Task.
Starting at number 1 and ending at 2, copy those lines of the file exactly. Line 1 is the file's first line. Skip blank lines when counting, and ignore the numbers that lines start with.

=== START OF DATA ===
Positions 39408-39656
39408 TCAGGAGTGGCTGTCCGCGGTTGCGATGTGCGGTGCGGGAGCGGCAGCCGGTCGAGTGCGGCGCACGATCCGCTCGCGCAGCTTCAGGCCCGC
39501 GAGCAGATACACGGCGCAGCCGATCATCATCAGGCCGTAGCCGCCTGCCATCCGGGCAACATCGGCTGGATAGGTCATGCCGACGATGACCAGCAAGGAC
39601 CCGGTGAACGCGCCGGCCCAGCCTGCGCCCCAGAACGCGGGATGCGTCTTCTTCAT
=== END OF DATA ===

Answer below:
Positions 39408-39656
39408 TCAGGAGTGGCTGTCCGCGGTTGCGATGTGCGGTGCGGGAGCGGCAGCCGGTCGAGTGCGGCGCACGATCCGCTCGCGCAGCTTCAGGCCCGC